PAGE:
Christians were not the only—or even the first—people to develop a set of authoritative books. Although the Jewish canon was not firmly set until after Jesus’ death, portions of the canon were deemed authoritative much earlier. By the end of the first century, some Christians considered Jesus’ words “scripture” (1 Tim 5:18). Some Christians also granted Paul’s writings authoritative status (2 Pet 3:16). The Christian canon emerged out of debates among different Christian groups regarding correct teachings. Through the second, third, and fourth centuries, Christians continued debating the acceptability of Christian writings. These discussions focused on three main issues: whether the book was (i) ancient, (ii) written by an apostle, and (ii) widely accepted among Christians. It was not until 367 CE that a Christian named Athanasius listed the current twenty-seven books as authoritative Christian Scripture.

Implications for Our Study

Not originally composed as part of a collection, the books of the New Testament embody different points of view. The discussion of the development of the canon showed that there were diverse views among early Christians and, thus, we should not be surprised to find some of this diversity within the New Testament itself. For a historical study of the New Testament literature, it will help to read each book independently and understand its message on its own terms.

The New Testament: One Other Set of Problems

Not only did early Christian communities have different books, but they also had different versions of the same books. In antiquity, books were copied by hand, one letter at a time. This allowed a number of opportunities for scribal errors—intentional or unintentional—to enter into the text. We do not have the originals of any books of the New Testament; our copies were made much later. The copies we do have demonstrate that the books changed as they were transmitted. Scholars have collected over 5,000 Greek copies of the New Testament, and no two are exactly alike. In fact, there are more differences in the manuscripts than there are words in the New Testament. The vast majority of these differences are minor—such as spelling differences—but a few are significant.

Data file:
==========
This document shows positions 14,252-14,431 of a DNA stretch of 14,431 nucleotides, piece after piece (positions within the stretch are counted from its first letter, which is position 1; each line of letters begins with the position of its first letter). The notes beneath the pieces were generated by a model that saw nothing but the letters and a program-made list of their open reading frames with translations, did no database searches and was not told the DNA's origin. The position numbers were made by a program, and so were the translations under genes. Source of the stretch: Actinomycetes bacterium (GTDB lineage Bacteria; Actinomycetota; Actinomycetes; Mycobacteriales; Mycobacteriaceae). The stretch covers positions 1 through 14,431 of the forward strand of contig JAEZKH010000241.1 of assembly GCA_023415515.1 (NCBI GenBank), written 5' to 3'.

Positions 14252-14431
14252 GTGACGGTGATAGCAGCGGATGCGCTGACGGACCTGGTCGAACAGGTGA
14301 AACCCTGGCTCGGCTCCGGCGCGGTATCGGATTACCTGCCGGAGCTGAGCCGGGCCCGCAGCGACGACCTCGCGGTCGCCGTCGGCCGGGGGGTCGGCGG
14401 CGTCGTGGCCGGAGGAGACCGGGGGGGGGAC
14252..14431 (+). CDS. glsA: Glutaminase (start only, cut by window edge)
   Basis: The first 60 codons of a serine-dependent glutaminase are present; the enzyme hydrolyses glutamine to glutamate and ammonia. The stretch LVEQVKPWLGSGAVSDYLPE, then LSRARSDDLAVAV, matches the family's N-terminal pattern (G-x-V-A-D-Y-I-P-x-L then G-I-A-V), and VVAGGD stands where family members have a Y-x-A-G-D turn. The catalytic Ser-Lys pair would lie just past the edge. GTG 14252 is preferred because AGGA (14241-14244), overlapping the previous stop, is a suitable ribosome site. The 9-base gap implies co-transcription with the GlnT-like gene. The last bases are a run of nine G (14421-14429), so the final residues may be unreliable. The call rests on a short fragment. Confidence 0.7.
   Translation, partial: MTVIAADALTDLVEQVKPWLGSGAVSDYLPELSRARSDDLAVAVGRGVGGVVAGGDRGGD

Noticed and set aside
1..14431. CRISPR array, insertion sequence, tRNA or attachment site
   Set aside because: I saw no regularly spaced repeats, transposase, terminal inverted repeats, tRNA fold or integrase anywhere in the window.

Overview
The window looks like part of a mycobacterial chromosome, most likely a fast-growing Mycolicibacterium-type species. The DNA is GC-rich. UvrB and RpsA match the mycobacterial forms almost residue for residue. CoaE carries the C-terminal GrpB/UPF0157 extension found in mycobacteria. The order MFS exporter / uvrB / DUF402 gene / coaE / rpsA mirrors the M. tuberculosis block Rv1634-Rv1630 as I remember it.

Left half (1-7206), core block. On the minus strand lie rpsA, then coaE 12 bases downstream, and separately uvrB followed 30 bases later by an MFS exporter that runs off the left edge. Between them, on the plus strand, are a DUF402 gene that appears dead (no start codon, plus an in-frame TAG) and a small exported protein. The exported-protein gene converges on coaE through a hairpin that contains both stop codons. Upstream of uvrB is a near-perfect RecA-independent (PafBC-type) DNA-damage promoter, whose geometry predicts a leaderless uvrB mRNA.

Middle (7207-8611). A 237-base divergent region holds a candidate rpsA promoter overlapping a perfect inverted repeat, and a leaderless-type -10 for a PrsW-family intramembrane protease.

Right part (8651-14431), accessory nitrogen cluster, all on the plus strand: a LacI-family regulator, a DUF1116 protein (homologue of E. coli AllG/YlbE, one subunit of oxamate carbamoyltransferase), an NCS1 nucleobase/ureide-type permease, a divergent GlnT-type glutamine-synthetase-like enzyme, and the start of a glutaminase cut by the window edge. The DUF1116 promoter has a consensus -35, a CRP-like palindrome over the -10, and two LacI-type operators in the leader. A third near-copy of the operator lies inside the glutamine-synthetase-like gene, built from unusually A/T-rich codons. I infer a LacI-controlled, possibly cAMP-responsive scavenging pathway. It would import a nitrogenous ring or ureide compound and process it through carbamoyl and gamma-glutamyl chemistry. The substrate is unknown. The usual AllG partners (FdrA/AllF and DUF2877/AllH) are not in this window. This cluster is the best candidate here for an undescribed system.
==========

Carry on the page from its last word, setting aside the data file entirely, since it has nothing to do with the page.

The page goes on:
Excursus: Some Additional Reflections: The Historian and the Believer

This textbook utilizes a historical—not a confessional—approach to the New Testament and other early Christian writings. It is important to understand the difference between these approaches because the New Testament is more than a Christian book. It is a cultural artifact, a collection of writings that has influenced Western civilization. Reading these books as historical makes sense, because they were written within particular historical circumstances and continue to be read within particular historical circumstances.

Historians deal with past events that are matters of the public record. They try to reconstruct what probably happened based on data that can be examined and evaluated by any interested observer regardless of his or her religious beliefs. Historians can describe similarities and differences between points of view, but they cannot judge the validity of the points of view because the judgment is not a part of the public record. Thus a historian can describe what likely happened at Jesus’ crucifixion, but he or she cannot, as a historian, determine whether Jesus died for the sins of the world. Such a judgment stems from one’s theology and not from the public record. History and faith are not mutually exclusive; they simply do not share the same constraints.